Colourful Celtic cats artwork by Lotti Brown...
Our favourite household pet, that cute kitty has a more mysterious side too!
And I think that’s actually why we love cats so much – a link between our everyday, hum-drum world and a world of grace, mystery and independence… can cats communicate something of their mysterious world to us?
Do cats really need us? Where do they go when they’re not at home? Why are they really with us in the world? What’s their story?
I wanted to share with you some of my new and recent Celtic knotwork learning for my own art practice…
This year, I’ve decided to spend more time concentrating on drawing Celtic knotwork and including it in my artwork – as well as learning Calligraphy.
These are both art forms that I explored in my childhood and loved!
My mum trained as an art teacher in the 1960s and did her dissertation on Celtic art in Ireland – specifically the Book of Kells. So I was lucky enough to be allowed to play with her dissertation, and she gave me the postcards she’d collected of the Book of Kells to play with and to inspire me.
My mum also taught me how to draw simple Celtic spirals – so that’s what I doodled as a child…
Celtic-inspired swans artwork by Lotti Brown.
My Celtic swans artwork was inspired by this graceful symbol of inner beauty and true love.
Swans are a frequent theme in Celtic legend and folklore – we currently have around 200 whooper swans wintering in the wetlands of the Lower Derwent Valley National Nature Reserve, close to my home, and often see and hear the swans flying over. In years gone by, up to 300 Bewick’s swans would over-winter in the area – in Celtic times, the numbers of swans both here and in the Celtic strongholds of Wales and Ireland must have been even greater – a real feature in Celtic life and not surprising they feature in so many tales.
We all know the story of Tchaikovsky’s Swan Lake – a story drawn from Russian and European folktales of a princess enchanted to be a swan...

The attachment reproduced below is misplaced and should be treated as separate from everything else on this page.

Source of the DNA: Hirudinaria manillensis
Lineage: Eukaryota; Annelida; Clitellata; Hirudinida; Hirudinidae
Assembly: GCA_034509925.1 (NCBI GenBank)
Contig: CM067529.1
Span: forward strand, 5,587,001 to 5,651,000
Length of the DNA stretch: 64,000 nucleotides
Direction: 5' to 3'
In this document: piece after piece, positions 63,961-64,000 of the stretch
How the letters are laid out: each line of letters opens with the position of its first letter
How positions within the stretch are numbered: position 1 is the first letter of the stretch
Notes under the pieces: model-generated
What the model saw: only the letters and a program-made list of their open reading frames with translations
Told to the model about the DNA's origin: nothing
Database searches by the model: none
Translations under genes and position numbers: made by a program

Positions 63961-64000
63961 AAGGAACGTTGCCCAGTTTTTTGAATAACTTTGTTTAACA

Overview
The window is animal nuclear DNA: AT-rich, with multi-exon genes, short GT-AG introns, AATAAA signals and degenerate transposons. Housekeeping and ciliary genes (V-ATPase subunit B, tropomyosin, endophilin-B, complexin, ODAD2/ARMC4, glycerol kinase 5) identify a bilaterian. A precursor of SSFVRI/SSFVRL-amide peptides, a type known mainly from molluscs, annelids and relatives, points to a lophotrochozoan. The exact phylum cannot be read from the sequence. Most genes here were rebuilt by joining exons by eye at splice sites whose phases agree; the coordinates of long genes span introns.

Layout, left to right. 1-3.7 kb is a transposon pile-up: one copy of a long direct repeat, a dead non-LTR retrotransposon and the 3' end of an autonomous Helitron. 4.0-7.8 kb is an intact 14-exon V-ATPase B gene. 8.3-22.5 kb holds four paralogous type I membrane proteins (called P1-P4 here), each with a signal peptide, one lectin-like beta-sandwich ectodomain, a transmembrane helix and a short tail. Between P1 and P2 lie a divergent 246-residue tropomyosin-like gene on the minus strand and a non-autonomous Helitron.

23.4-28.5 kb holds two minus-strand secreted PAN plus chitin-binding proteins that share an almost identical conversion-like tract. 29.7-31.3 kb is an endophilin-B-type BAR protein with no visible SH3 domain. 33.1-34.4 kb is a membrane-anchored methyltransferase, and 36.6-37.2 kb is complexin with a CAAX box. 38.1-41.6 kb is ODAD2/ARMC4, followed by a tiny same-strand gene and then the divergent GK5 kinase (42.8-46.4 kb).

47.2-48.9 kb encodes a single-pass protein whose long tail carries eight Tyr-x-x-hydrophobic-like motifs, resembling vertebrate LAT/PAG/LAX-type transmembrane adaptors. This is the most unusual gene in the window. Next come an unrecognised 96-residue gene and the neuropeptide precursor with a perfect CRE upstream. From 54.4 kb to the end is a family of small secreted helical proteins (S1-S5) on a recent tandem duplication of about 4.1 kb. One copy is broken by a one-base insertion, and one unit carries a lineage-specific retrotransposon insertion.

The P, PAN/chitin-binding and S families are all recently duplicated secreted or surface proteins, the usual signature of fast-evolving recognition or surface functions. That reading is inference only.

And European folklore is filled with princesses and maidens who are turned into swans – often as punishment!
Beautiful Celtic-inspired barn owl art print...
My barn owl artwork is inspired by the beautiful and ethereal snowy-white barn owls that we often see in the fields near home.
In late winter, we sometimes see them around dawn and dusk – but sometimes, even in full daylight, quartering the fields and hunting for mice to feed their chicks, recently hatched.
Even in sunlight the barn owl seems to have an otherworldly and somewhat ghostly presence – a pallor that’s outside of our everyday world.
In folklore, the owl is often associated with the Otherworld and darkness – but also with being clear-sighted, all-knowing, and wise.
The owl is associated with the goddess of wisdom – Athena in the Greek tradition, Sulis in the Celtic tradition, and Minerva for the Romans. Sulis was the Celtic goddess of justice, echoing the perception of the owl’s knowing wisdom.
In the Celtic legend the ‘Quest for Olwen’, the owl is encountered as one of the five oldest beasts on Earth, symbolising the owl’s ancient knowledge and enduring wisdom.
Author: Lotti Brown
Artist, designer, and online drawing teacher.
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